Governments sign Cartagena biosafety protocol

First international agreement explicitly based on precaution now set for ratifications

Over 60 world governments, including virtually all EU member countries, yesterday signed the Cartagena protocol as the fifth conference of parties (COP-5) to the UN biodiversity convention came to an end in Nairobi. The protocol is the first international environmental instrument to be strongly based on the precautionary principle. Its final agreement during negotiations in January followed five years of difficult negotiations, particularly between the EU and the Miami group of grain exporting nations (ENDS Daily 31 January).

When it enters into force, the new protocol will regulate trade in and use of live genetically modified organisms (GMOs) with the aim of protecting biodiversity. Under the protocol's advance informed agreement, exporters of GMOs to be used in the environment, such as seeds for sowing, will have to gain consent from importing countries before shipment. A less stringent, "alternative" procedure, will govern GMO commodities such as grains for human or animal food.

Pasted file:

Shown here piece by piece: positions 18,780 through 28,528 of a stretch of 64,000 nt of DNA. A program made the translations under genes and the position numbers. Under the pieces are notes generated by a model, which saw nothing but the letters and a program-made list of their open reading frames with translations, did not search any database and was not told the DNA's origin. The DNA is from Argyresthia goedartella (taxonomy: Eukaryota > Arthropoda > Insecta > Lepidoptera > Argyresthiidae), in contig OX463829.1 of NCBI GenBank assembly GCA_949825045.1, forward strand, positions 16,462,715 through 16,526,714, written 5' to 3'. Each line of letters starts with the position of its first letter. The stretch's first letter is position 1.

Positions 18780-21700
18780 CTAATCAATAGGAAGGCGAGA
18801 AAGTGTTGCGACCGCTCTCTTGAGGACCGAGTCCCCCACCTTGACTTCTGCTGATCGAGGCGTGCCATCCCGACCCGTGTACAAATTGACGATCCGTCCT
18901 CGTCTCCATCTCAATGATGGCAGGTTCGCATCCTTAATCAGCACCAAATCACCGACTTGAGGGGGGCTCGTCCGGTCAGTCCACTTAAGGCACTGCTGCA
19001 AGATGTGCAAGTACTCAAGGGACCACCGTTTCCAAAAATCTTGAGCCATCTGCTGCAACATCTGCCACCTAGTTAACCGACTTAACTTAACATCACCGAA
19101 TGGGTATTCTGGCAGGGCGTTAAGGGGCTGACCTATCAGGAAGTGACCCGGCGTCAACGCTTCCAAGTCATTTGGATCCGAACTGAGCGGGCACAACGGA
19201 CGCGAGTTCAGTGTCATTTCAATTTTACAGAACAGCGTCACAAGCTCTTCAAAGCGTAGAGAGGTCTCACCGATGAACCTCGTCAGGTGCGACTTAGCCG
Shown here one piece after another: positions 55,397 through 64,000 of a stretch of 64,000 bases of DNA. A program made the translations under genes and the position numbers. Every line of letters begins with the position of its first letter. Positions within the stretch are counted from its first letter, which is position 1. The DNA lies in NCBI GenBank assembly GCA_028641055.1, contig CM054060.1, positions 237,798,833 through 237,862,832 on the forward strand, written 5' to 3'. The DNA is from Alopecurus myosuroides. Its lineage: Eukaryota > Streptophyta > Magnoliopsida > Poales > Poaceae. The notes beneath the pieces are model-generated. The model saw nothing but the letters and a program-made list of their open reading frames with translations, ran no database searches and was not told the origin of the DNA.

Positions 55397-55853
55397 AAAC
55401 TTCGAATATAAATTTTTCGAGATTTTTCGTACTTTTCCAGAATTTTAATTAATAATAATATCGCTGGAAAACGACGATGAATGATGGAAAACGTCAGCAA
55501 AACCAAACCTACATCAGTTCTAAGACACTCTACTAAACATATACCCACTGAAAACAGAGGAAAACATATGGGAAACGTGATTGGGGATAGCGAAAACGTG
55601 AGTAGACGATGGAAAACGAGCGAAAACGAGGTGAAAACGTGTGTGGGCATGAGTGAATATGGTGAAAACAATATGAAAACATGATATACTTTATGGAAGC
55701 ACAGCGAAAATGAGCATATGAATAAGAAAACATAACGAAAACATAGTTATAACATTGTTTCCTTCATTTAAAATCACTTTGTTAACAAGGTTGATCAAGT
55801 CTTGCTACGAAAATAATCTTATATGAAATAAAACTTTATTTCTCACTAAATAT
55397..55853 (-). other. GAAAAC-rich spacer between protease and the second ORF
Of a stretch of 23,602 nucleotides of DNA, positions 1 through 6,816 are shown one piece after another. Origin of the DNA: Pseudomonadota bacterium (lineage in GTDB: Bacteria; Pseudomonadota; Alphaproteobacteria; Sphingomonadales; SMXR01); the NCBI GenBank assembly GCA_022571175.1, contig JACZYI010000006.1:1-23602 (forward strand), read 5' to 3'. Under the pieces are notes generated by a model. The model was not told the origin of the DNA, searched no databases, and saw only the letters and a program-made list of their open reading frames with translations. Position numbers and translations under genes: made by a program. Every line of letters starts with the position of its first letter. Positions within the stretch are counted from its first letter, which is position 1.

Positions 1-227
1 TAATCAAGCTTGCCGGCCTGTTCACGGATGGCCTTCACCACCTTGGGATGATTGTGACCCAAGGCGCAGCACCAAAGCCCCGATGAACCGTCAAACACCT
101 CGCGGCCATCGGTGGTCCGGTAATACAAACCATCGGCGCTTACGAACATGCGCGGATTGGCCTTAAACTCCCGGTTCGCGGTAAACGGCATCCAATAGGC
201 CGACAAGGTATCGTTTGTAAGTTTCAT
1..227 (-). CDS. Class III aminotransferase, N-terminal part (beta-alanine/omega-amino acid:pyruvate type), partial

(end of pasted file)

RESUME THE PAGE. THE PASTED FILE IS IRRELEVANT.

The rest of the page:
Agricultural commodities containing genetically modified material will have to be labelled "may contain" GMOs. No threshold has been established yet for levels of contamination that would not require labelling. The agreement also gives the protocol equal status with other agreements, and particularly any made through the World Trade Organisation.

Follow Up:
UN biodiversity convention, official information on COP-5 and daily reports from the meeting in Earth Negotiations Bulletin.

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